Experts and biases

I wrote a while back about my view of doctors as experts on the health of the body who I trust to investigate it and advise me on it. I’ve been thinking about this lately because I’ve been seeing some doctors about my ankle. I’ve seen a podiatrist after each of my acute injuries, followed by a physical therapist. I quite trust the podiatrist I’ve seen to diagnose acute injuries; he was the one who identified that my original sprain wasn’t a simple ATFL sprain but rather of multiple ligaments and a tendon. But he hasn’t had any ideas as to why I had persistent pain.

In the spring I saw a new podiatrist and another physical therapist. Just lately I’ve seen two orthopods (both primarily surgeons, I believe). I’ve had three x-rays and two MRIs. So I’ve been through a lot of physical exams and imaging findings and discussions about my injuries. One of the things that I’ve been quite disappointed by in the MDs is the lack of interest in the exact nature and pattern of my symptoms. They all ask questions about the history, but they don’t seem interested in precise answers, even though I’ve written up a detailed timeline and can describe the location and quality of the symptoms clearly. They do more or less a standard exam for gross tissue injury in the ankle, look at my films, and declare that there seems to be nothing awry and they aren’t sure why I’m in such pain.

At the last doctor I finally got a reasonable enough explanation of what a diagnostic injection to my ankle joint would do and decided I’d like to have it done. They basically shoot anesthetic into the joint, and then you do things that should hurt. If it helps, the joint may have a problem. If it doesn’t, then it’s probably a soft tissue problem. So they did, and I did, and my foot still hurt, but there was something interestingly different about the quality of the pain. A tenderness that I’m accustomed to was less prominent; the pain was less focused, and less intense, probably about 3/4 as intense.

After the injection I was thinking about what exactly hurt less, and why it might hurt less. I remembered something that my most recent physical therapist mentioned a few times: the cuboid bone. He said that mine was in the wrong place, and he was trying to put it back. The cuboid bone is below the fourth and fifth metatarsals, and abuts the calcaneus (heel bone). So it’s near the main (talar) ankle joint, but not exactly in it. Hmmm. It sounds like something that might have been remitted by a local anesthetic in the joint, but not entirely eliminated by it. I started searching for problems with the cuboid, and sure enough, there’s a thing called cuboid syndrome that almost exactly matches my symptoms.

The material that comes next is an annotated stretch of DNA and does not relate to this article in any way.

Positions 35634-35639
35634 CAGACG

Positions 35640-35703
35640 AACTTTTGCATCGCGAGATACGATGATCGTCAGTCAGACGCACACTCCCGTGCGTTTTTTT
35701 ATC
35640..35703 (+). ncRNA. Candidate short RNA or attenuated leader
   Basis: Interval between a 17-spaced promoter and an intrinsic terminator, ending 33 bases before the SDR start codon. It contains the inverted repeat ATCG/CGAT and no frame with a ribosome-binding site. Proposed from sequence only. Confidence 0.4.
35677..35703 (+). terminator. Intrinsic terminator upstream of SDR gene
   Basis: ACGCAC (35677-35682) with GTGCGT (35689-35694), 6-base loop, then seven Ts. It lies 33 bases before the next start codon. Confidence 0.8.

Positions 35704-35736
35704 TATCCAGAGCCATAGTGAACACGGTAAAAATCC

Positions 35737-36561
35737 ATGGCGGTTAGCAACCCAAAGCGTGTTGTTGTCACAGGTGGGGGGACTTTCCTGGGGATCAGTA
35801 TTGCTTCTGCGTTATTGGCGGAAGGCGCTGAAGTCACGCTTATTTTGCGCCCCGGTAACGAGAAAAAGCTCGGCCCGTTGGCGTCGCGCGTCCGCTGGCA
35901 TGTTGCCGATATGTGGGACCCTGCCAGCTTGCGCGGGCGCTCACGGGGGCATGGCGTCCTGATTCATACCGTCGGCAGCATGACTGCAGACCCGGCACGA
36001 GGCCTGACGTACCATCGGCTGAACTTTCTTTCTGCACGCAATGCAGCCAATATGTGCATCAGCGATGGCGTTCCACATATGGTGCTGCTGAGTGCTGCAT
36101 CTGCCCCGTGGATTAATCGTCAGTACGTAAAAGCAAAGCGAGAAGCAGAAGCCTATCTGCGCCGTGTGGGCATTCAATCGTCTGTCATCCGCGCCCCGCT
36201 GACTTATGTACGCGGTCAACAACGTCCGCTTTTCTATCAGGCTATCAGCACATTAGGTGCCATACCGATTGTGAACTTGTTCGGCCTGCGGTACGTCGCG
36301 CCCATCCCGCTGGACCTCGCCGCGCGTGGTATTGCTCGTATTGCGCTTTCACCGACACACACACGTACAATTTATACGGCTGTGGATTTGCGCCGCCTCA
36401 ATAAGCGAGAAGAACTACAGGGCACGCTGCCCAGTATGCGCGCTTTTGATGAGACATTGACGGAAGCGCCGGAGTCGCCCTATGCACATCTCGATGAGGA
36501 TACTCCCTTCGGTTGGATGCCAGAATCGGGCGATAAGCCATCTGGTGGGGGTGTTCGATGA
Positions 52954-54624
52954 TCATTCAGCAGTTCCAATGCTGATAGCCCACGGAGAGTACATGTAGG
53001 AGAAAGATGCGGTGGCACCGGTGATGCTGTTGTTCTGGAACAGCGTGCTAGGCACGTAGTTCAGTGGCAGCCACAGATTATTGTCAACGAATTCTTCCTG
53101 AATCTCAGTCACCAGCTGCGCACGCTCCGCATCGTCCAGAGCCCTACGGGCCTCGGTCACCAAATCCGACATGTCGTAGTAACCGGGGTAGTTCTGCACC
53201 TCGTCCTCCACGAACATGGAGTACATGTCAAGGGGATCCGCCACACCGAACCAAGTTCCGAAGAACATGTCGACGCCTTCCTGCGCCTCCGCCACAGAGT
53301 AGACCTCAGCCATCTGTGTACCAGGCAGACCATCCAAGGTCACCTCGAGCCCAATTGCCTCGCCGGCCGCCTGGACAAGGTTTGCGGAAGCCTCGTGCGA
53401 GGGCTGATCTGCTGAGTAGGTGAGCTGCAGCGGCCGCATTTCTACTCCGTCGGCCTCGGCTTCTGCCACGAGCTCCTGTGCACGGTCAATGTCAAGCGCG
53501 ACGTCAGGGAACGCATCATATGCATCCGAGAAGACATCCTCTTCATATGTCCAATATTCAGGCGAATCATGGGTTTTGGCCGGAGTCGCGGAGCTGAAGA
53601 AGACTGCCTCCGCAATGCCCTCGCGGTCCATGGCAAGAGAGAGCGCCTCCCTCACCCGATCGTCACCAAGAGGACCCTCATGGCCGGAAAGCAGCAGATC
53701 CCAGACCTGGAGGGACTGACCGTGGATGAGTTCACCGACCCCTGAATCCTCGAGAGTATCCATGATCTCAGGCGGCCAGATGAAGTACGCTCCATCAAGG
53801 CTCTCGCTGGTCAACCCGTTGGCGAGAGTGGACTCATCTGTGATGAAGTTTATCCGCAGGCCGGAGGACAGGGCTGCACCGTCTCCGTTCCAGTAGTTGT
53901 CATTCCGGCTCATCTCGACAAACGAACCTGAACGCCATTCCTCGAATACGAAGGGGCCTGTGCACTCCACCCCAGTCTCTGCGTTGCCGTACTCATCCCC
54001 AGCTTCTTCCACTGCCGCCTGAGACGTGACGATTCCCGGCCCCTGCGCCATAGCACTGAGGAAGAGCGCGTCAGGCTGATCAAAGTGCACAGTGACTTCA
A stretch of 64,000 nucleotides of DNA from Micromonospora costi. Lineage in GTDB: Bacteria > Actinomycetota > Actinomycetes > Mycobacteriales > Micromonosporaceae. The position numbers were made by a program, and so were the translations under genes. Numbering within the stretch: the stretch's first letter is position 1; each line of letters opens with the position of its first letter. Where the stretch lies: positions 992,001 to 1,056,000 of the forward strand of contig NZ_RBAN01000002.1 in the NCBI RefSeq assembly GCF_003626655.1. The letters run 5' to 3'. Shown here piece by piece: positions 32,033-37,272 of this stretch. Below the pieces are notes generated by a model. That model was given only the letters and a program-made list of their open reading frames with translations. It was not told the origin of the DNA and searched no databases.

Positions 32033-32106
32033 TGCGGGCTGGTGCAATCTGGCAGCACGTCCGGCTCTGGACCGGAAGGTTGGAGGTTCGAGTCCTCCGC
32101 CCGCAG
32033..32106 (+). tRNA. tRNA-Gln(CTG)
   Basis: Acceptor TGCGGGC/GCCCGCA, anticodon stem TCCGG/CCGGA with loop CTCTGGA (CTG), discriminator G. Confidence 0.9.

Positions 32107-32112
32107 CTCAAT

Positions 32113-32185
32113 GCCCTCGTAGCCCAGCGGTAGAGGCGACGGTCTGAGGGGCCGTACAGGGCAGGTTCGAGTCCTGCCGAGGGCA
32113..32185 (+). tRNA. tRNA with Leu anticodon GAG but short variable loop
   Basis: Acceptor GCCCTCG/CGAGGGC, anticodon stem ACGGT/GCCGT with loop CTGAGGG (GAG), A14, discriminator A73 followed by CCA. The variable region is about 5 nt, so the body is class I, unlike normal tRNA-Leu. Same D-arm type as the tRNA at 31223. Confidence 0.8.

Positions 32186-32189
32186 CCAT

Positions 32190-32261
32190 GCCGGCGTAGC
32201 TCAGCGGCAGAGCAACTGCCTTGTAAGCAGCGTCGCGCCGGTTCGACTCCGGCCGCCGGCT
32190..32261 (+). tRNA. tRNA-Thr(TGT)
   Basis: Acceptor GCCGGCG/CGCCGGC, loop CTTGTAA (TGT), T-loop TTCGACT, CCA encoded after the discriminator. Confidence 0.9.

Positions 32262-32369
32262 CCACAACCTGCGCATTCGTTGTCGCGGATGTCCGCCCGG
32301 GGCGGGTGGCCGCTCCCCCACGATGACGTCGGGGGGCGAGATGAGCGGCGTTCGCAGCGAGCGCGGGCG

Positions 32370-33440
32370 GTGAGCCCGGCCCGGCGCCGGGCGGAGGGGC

Holy cripes, people. I might have a thing that there’s a name for! And specific treatment for. And yet, I’ve had it on and off for literally three years, and no one except my PT has ever said the word cuboid to me! I want to call all the doctors I’ve seen and say “Why didn’t you mention this thing?!?!” I can see from the literature that cuboid syndrome is mostly a diagnosis of elimination and it’s not a very well-defined phenomenon, but fuck. What else were we doing with the X-rays and MRIs besides eliminating things and what were we doing with office visits besides discussing my symptoms and their possible explanations?

Technically I haven’t heard back from the newest doctor yet since I reported my results, so I probably should give him a chance to actually come up with this idea. But regardless of whether he does, what I’ve been thinking about is the way that even as a expert in an area, it’s so easy to stay inside the little box of your well-worn standard tests, and not know about, or not think about, other possibilities. I see this happen not infrequently at work, and I know that I also occasionally fall into it myself. The first thought on seeing a thing that is anomalous and isn’t explained by common problems is “That can’t really be possible.”

And a lot of times, especially in tech support, it’s true. It is more likely that someone messed up something subtle in their firewall configuration than that our system (which is otherwise functioning normally) is not functioning correctly just for them. It is more common that you didn’t attach that custom information to your data, or didn’t do so correctly, than that it’s not being processed because of a bug. But it’s also intensely frustrating to be on the other end and deeply know that you must somehow have the information that is needed and just can’t convey it to the person on the other end. It’s a reminder to all experts to be humble, curious, and open; to search for details in the data and entertain new ideas about what might explain them. If you listen carefully, you might get just the information you need to help someone.

2 thoughts on “Experts and biases

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      December 27, 2015 at 12:22pm

      Hey, that first one is an awesome story. I’m glad it turned out she didn’t have carotid dissection (I checked out the update episode). I might check out CrowdMed eventually, cause after spraining my knees I’m starting to wonder if I have a systemic issue. Gotta try a few more doctors first though.

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